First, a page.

By Kevin Killough, energy reporter
New technology demonstrations are often exercises in trial and error, and Wyoming’s first demonstration of wind energy four decades ago was mostly error.
On Sept. 4, 1982, about 500 residents, according to a 2014 Bureau of Reclamation document, gathered in Medicine Bow as state officials dedicated Wyoming’s first wind power turbines at an event dubbed “Wind Turbine Day.”
Wyoming U.S. Sen. Malcolm Wallop and Gov. Ed Herschler attended the dedication.
Rep. Joe MacGuire, R-Casper, was just a boy when his dad took him to see it. MacGuire said he doesn’t remember the crowd being that large, but it was a long time ago.
“I was a kid sitting in the pickup. I was not there counting heads or taking estimates,” MacGuire told Cowboy State Daily.
One turbine, the WTS-4, was under technical management of NASA and supported with funding from the U.S. Department of the Interior — $18.5 million in 2022 dollars.
The 391-foot tower had two blades and produced 4 megawatts of power when the wind was blowing. It was the largest in the world at the time in terms of size and generation capability.
The second turbine, which was built by Washington’s Boeing Engineering and Construction Co., also had two blades, but it was only 350 feet tall and produced 2.5 megawatts. It cost $12.4 million in today’s dollars.
While wind turbines are commonplace today, the towers were something entirely new in 1982.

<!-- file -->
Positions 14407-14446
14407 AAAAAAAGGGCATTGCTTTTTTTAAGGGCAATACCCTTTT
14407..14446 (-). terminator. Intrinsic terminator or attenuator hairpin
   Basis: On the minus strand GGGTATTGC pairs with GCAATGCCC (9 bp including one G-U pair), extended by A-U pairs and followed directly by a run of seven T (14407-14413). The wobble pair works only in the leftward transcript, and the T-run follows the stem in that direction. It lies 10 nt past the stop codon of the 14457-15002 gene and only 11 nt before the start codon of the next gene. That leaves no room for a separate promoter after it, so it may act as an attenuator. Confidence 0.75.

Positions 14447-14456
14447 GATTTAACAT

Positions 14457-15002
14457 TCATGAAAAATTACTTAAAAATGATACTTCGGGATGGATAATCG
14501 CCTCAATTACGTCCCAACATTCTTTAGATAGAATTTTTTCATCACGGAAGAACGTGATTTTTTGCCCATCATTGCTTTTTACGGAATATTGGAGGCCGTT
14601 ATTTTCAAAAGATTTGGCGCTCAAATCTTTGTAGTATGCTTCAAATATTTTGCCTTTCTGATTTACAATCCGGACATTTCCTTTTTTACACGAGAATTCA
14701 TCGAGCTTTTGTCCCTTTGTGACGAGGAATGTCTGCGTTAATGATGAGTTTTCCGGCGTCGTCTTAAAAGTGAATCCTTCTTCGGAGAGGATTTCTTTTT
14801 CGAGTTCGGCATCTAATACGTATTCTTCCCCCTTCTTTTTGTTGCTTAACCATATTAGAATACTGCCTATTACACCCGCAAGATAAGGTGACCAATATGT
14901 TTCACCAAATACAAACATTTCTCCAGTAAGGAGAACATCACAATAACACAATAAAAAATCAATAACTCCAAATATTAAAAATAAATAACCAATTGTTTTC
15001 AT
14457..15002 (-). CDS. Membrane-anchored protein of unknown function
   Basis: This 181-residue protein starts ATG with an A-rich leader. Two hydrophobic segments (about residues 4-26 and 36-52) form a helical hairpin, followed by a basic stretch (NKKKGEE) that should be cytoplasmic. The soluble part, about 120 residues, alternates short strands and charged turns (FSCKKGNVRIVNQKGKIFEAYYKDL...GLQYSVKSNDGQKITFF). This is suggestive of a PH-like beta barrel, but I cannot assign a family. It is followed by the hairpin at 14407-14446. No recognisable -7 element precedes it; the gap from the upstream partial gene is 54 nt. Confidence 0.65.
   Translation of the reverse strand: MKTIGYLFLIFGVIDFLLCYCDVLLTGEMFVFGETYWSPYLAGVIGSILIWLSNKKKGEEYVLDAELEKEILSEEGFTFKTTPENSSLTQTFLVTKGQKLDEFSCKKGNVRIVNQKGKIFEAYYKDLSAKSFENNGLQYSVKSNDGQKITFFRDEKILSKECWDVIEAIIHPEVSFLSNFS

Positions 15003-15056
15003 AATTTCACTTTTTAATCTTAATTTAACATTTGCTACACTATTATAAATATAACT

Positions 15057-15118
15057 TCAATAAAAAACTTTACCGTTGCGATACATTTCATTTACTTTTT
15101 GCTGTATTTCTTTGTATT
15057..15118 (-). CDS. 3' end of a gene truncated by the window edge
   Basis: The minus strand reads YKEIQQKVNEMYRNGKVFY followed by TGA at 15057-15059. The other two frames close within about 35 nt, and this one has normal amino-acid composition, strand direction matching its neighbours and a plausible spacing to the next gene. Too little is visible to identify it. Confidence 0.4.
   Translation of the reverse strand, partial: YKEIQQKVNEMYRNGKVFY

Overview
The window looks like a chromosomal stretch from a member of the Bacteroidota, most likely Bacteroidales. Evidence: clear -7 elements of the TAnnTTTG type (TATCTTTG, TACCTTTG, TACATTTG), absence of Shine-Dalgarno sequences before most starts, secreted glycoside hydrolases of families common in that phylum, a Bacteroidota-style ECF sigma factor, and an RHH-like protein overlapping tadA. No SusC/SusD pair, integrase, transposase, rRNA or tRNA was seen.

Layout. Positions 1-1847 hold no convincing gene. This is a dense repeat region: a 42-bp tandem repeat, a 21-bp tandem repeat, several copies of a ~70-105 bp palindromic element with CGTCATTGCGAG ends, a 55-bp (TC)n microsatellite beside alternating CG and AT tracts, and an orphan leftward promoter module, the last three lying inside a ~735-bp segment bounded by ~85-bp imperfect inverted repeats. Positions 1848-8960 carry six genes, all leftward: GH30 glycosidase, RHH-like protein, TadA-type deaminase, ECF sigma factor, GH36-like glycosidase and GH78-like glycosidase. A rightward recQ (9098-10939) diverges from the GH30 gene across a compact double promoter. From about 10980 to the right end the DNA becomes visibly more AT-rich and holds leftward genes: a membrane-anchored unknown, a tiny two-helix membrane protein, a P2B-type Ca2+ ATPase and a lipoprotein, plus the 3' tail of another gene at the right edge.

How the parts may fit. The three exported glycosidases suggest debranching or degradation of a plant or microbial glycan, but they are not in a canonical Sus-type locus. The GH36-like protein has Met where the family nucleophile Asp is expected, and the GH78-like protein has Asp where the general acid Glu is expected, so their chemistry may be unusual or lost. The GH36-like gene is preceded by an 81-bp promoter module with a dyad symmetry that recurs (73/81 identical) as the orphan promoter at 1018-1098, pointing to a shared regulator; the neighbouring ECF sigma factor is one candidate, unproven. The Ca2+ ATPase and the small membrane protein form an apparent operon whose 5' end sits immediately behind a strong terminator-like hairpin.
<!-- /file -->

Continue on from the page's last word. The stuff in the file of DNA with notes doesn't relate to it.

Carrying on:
“Everybody looked at it as a curiosity,” MacGuire recalled.
Interestingly, the average onshore wind turbines today are 410 feet tall and generate about 3 megawatts, though the largest offshore wind towers are nearly 500 feet tall and generate 17 megawatts when the wind is blowing.
Sold For Scrap
The Bureau of Reclamation commissioner at the time predicted that by the year 2000, wind would be a “significant source” of power in the region. While that prediction turned out to be accurate, you wouldn’t know it by the fate of those first two turbines.
Reliability issues plagued both turbines.
The Boeing turbine operated off and on for 18 months before its main bearing failed. The repair bill was $4.6 million in today’s dollars, and in 1987, the BOR mothballed the project. Eventually, the tower was sold to a scrap dealer for $30,000. The dealer dynamited the tower and halted it away.
The WTS-4 ran until 1986 when a bolt worked loose in the generator and destroyed it. It was sold to a local engineer for $20,000. He repaired and operated the lone tower as the “Medicine Bow Energy Co.” until a windstorm tore it apart in 1994.
MacGuire said his dad was friends with the governor at the time. Though MacGuire’s father was a Republican and Herschler a Democrat, the men were both World War II vets.
“I remember the governor said a few words and other dignitaries. Then we loaded up and went home,” MacGuire said.
Today, Wyoming has more than 3,000 megawatts of wind energy generation across the state, so those two turbines were the first of thousands that were to come.
As a young boy, MacGuire said he didn’t fully appreciate the historic value of that day at the time.
“I was probably more worried about what time we’re going to eat lunch,” he said.